Five Questions To Ask Your LTL Carrier

Senior VP of Operations
Dave Bates

How do you choose the best freight company for your business? It may be a more in-depth consideration than you think.

Your job is to develop strong relationships with your customers while maintaining a solid bottom line. Our economy is ever-changing, and supply chains are more sophisticated than ever. On-time deliveries and real-time visibility mean everything, especially for shipping decision-makers and supply chain managers.

Here are five essential questions you should ask your freight carrier to make sure you’re working with the right partner.

1.) What geographic regions do you cover and how quickly can you accommodate a last-minute need?

As shippers have to hit increasingly tighter delivery windows, you want to ensure you’re matched up with a carrier that has the capacity, transit times, and response time that supports your shipping needs. Does your carrier show up when they say they will? Can you call them at 4 p.m. on a Friday and expect a pickup? Missing delivery targets can result in harsh consequences, like damaged customer relationships. A Peerless Research Group survey showed that 85 percent of companies are most concerned about the fractured relationships and lack of trust that come as a result of missed delivery dates. Choosing a carrier that has nationwide coverage through a single, integrated network can improve shipping efficiency.

 2.) What precautions do you take to avoid damages to shipments?

It’s no surprise that 40 percent of shippers recently surveyed want to reduce shipping damage. After all, the damaged product is a product you will have to reproduce. Does your shipping partner use load planning to prevent mixing incompatible freight? Do they use materials like deck bars, airbags, plywood or rolled corrugate to carefully pack and protect your freight? It’s important to know that your carrier invests in these kinds of equipment and materials, so you don’t have to deal with things like lost sales and customers, added administrative time, re-manufacturing, lost productivity, and a negative brand perception. When your shipments show up on your customer’s dock, you want it to be a good representation of your company.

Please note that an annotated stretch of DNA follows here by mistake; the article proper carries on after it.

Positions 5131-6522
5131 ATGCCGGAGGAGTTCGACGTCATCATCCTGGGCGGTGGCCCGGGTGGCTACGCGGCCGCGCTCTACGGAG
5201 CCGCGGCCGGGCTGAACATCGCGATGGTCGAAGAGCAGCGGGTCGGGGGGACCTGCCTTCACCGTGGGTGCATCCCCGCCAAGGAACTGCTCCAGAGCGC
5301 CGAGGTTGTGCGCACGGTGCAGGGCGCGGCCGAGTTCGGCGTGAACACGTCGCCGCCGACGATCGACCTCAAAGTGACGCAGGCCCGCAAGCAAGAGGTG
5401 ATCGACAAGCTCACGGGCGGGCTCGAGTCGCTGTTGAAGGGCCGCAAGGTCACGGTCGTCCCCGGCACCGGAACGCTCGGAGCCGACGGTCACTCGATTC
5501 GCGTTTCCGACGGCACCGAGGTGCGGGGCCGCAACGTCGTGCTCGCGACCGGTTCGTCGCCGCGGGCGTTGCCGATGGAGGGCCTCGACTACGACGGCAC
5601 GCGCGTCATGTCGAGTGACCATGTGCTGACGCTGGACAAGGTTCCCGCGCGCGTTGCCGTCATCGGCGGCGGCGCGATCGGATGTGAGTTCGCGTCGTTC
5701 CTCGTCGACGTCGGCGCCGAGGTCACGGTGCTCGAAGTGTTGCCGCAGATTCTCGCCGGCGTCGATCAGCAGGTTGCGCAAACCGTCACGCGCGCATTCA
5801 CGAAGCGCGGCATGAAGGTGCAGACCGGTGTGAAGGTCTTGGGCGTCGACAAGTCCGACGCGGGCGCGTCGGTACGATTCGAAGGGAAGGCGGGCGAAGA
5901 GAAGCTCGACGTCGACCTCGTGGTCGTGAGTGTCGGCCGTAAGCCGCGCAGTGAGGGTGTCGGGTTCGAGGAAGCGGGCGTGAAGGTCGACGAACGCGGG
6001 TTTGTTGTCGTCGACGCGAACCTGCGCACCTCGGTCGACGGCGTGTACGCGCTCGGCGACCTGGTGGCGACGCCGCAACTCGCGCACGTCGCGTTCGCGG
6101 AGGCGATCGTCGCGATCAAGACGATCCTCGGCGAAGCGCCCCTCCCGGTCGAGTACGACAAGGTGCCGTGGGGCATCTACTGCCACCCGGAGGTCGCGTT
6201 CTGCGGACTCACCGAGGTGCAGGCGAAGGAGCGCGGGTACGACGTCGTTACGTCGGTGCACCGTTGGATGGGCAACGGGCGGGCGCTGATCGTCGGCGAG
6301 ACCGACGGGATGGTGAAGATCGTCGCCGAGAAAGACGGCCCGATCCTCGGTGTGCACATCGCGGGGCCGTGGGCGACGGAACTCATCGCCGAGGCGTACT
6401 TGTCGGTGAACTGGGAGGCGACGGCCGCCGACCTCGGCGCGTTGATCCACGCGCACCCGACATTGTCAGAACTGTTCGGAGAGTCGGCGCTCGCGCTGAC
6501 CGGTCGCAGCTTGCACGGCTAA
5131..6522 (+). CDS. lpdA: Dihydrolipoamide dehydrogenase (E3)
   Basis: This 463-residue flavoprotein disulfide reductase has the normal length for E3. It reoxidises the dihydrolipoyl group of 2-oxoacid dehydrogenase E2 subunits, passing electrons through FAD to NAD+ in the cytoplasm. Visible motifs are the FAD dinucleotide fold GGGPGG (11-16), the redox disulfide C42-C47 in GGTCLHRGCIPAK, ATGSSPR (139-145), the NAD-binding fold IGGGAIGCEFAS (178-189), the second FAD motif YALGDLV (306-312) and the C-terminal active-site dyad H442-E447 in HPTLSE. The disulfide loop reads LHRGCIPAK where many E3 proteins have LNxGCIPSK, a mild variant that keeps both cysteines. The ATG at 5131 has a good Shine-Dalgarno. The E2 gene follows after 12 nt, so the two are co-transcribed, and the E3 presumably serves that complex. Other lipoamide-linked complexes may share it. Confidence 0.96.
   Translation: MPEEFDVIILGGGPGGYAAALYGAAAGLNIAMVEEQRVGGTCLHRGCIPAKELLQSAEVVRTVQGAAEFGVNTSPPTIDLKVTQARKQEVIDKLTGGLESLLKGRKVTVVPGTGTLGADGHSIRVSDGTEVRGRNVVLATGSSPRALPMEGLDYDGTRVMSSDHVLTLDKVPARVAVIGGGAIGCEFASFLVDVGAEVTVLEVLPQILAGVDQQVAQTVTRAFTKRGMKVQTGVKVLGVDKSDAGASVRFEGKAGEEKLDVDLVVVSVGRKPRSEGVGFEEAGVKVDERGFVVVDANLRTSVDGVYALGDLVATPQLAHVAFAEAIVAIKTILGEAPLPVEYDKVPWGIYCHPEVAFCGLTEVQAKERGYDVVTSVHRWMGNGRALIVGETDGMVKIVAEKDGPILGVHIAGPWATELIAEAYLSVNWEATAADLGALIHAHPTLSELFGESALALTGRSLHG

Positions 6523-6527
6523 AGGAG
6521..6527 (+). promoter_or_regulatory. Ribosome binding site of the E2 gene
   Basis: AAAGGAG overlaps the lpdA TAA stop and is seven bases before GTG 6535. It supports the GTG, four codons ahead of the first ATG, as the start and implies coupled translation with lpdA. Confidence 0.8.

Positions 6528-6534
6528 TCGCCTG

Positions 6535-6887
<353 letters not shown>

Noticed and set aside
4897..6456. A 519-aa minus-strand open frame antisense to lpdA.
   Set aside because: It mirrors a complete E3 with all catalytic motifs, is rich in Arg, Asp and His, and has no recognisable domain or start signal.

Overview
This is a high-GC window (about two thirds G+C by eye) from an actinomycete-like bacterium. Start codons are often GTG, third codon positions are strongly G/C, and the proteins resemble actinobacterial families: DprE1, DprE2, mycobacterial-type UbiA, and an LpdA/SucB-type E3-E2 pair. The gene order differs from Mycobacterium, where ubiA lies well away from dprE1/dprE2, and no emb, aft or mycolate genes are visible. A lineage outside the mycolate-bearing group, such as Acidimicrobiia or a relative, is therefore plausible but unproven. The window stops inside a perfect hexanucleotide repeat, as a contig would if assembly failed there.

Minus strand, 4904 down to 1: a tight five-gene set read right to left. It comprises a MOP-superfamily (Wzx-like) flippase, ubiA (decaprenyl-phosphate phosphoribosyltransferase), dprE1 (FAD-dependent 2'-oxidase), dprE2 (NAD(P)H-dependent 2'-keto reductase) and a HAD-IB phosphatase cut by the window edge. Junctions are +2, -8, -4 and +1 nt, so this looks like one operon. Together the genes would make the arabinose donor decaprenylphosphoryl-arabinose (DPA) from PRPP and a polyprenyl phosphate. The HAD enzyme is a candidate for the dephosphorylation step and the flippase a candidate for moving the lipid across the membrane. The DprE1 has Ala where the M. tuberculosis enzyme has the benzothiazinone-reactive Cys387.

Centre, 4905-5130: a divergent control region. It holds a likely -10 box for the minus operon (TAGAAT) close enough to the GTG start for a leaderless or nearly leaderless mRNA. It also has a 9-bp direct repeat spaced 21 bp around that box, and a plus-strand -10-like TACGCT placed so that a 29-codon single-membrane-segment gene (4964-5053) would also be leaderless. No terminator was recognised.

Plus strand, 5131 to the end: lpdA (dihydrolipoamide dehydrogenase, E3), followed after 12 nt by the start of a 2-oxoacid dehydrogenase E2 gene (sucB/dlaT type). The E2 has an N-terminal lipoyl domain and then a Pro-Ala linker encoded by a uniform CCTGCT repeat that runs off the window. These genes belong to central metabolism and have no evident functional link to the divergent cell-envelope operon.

3.) What freight tracking options do you offer?

In today’s world, you want to know where your product is and when it’s expected to be delivered. This is an increasingly important aspect of selecting a carrier. In the age of e-commerce, people want to know where their shipment is, down to the street level. Hitting your delivery window is critical to avoid chargebacks or fines from your retail customers. Gaining insights from your freight company will allow you to be proactive rather than reactive. More than half of shippers expect visibility into their shipping status. It’s seen as one of the significant freight shipping challenges they plan to encounter in the next 12 months. Another 47 percent of shippers agree that traceability needs the most attention of all its transportation pain points.

 4.) What is your philosophy on customer service?

You should think of your shipping partner as an extension of your brand. You want the people shipping your freight to feel like an integrated part of your team — someone who is committed to an efficient, helpful process. Does your carrier represent your company the way you expect at your customer’s dock? Does your carrier drop freight at the dock — or are they respectful of shipping and receiving protocols at each facility? Your LTL carrier should bring you value and become an advisor in your supply chain decision making. Carriers that take time to regularly review your shipping history and offer suggestions on how to improve efficiency are carriers that are customer centric.

 5.) How do you work with customers to avoid unexpected costs?

It’s important to understand the difference in price and cost. Recent research shows that 88 percent of shippers say they’ve been hit with unexpected costs from shipping, which may have been avoidable. And 41 percent said they’ve had to pay fines or chargebacks as a result of missed delivery windows or incomplete shipments. Evaluate the overall service you’re getting with your carrier, along with the impact on your business. An economy price tag may be appealing at first glance, but it may not regularly meet your customer’s delivery guidelines in all circumstances. Does the cost of potential fines, lost sales, or even lost customers outweigh the initial price tag? Nearly a third of shippers (29 percent) reported that carriers could do a better job of offering customized shipping solutions, specifically, solutions that help minimize delivery window issues.

Your LTL carrier should bring you value and become an advisor in your supply chain decision making.

Dave Bates
Senior VP of Operations

Dave Bates

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Contact us by email or simply call 1-800-235-5569 to be connected to an Old Dominion customer service representative.